Bitcoins create problems, as their popularity grows. Millions of dollars of bitcoins from the Silk Road marketplace have been seized – the largest forfeiture in history. New York federal prosecutors state $28 million of e-currency coins were captured from the black market website Silk Road. U.S. Attorney Bharara announced the forfeiture of 29,655 bitcoins, worth almost $28 million, from the Silk Road server. She stated the bitcoins were taken because they were received as payment for illegal activities.
The bitcoins seizure came just three months after San Francisco entrepreneur Ross Ulbricht, alleged operator of the black market marketplace, was arrested over charges he had sold illegal drugs through the website.
Although the seizure of 30,000 bitcoins is the largest e-currency seizure in history, the government said they are not done. According to U.S. officials, another 144,336 bitcoins have been seized from Ulbricht’s computer hardware.
Ulbricht is seeking the return of the seized 144,336 bitcoins, in a lawsuit filed in New York; a decision on the action is pending from the New York Federal Court.
In the past months, the bitcoins value has been unstable, with wild fluctuations making valuation difficult. However, last September, the U.S. Attorney’s office estimated the value of the bitcoins at $33.6 million. In a statement released Thursday, the 29,655 seized bitcoins are said to have a value of $28 million, and the 144,336 seized from the computer hardware were worth over $130 million.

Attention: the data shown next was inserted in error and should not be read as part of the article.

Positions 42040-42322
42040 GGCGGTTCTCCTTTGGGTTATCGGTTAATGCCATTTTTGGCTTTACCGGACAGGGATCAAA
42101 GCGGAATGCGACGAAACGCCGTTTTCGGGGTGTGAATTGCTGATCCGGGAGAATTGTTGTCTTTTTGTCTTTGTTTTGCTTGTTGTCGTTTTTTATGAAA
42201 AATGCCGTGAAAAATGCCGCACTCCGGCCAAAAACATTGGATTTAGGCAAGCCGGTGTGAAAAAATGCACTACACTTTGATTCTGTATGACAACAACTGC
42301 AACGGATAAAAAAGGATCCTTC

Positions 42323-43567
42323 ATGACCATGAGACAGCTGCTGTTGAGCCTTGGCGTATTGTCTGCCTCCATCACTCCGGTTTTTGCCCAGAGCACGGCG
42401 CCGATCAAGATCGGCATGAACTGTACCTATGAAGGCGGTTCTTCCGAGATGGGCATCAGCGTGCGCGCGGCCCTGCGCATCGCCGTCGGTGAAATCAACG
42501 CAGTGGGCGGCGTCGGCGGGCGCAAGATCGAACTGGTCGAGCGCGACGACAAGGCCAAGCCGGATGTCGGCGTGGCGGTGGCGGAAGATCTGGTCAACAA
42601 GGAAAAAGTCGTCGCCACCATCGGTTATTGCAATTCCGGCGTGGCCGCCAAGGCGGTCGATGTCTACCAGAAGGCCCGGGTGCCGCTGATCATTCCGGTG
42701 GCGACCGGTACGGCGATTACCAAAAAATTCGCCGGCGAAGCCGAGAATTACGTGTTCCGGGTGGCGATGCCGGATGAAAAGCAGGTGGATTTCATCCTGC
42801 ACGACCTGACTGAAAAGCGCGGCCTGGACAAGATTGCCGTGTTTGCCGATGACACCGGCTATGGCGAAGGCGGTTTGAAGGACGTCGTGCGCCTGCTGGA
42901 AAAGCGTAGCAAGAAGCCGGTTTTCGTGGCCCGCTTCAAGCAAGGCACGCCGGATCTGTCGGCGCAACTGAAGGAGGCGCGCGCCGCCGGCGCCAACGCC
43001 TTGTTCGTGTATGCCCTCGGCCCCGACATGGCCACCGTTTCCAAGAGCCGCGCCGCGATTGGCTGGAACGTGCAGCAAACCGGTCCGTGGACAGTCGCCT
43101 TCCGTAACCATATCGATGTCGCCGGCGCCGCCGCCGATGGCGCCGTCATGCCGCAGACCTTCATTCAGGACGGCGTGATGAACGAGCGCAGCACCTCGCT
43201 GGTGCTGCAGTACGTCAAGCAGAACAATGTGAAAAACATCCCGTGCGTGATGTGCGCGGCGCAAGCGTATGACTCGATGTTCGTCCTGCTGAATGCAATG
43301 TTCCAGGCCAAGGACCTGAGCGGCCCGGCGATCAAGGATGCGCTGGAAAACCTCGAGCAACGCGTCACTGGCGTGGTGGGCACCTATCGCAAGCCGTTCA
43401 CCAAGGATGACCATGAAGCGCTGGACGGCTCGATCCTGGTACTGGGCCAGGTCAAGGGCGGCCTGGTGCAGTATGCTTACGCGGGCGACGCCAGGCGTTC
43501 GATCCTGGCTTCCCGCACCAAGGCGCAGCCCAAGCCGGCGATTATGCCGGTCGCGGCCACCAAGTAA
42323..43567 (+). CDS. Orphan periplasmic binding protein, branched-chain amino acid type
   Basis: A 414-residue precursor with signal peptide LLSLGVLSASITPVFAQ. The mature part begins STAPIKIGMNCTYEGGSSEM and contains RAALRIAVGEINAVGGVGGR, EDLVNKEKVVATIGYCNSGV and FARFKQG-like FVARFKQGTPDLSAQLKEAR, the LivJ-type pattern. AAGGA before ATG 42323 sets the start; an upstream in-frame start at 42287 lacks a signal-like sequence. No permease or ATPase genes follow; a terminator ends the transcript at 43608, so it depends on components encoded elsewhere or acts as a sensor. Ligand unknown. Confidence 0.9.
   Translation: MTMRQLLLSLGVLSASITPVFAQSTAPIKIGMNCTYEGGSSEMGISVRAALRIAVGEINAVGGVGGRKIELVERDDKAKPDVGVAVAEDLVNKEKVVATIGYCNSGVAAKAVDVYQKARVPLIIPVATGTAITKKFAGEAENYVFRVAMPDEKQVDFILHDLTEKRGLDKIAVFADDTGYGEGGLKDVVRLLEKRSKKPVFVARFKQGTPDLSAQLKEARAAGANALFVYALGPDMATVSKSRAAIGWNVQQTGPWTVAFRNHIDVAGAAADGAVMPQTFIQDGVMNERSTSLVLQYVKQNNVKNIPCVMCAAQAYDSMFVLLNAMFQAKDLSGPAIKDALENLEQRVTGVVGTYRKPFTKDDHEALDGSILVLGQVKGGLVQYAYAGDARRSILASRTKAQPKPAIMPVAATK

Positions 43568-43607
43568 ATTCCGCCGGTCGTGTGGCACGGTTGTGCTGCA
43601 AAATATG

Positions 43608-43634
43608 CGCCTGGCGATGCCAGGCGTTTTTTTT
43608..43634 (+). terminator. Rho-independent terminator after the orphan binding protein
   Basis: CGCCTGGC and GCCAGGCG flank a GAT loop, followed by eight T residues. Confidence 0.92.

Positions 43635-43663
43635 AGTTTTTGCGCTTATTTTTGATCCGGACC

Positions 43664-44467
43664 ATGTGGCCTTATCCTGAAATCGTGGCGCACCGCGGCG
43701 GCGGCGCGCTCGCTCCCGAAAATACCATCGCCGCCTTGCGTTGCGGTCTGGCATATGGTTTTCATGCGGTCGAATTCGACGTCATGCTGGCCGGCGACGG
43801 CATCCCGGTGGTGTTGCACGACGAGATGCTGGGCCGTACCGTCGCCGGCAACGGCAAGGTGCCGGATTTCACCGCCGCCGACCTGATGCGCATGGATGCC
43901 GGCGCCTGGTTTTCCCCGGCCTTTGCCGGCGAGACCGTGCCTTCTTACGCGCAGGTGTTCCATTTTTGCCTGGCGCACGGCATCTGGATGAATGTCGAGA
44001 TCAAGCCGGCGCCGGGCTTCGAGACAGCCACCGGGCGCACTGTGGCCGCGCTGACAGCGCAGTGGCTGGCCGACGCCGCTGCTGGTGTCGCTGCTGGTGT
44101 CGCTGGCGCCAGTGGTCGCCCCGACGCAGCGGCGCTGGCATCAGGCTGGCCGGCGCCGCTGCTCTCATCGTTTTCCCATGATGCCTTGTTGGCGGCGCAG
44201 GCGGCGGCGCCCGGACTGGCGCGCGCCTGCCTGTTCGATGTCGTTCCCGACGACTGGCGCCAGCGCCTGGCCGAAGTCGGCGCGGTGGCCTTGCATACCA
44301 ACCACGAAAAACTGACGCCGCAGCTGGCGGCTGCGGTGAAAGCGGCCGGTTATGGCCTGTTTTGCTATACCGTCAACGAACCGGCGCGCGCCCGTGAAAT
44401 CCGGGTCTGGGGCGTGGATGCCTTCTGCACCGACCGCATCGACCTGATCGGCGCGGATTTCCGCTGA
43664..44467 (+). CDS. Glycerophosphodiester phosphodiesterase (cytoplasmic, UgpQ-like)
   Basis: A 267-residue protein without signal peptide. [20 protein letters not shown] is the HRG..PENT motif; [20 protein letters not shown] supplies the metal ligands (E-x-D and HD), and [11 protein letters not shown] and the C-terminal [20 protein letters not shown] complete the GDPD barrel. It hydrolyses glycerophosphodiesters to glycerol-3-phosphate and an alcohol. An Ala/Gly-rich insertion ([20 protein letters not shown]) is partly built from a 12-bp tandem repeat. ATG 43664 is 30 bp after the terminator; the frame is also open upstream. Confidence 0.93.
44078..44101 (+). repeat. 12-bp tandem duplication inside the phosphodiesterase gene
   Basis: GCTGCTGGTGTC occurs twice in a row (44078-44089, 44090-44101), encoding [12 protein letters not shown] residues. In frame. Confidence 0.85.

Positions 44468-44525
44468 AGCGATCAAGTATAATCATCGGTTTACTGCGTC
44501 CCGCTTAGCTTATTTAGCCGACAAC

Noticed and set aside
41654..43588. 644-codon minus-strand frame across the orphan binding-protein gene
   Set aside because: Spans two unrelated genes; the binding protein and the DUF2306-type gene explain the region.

Bitcoins pose tax problems
Congress and the IRS have been quiet on how to tax Bitcoins. However, UK tax officials have determined how to tax e-currency. Richard Asquith, Head of Tax at the TMF Group, stated the new laws regarding bitcoins will clarify the taxation of virtual currencies in the United Kingdom – an about face to what is in place now.
Under the new laws, tax authorities in the United Kingdom will change the classification of e-currency from a tradable voucher to currency. The changes are similar to guidelines issued in Singapore, earlier this month.
For English investment and tax purposes, vouchers now have monetary face value. When vouchers are sold at or below face value, no VAT (value added tax) is due. However, depending on the redemption value, transactions are subject to VAT on the value. If bitcoins are treated as a voucher to purchase goods and services, they would be subject to VAT on the full value of the bitcoins sold. Under the new tax, 20 percent VAT would be charged every time bitcoins were used. The scale and level of tax was blamed for devastating the bitcoin market in the United Kingdom.
Consumers, investors, lobbyists, and merchants alike, balked at the way bitcoins were taxed. They have put pressure on United Kingdom tax authorities to change the laws. It seems like Her Majesty’s Revenue and Customs (HMRC) will treat bitcoins like private money, which means that VAT would be due on commission charges.
While HMRC is still working on details on the trader/consumer side, there are indications that HMRC will make bitcoins subject to capital gains tax (CGT), with an exemption on bitcoins held over a year. As the popularity of bitcoins grows, more problems will be created.
By Deborah Baran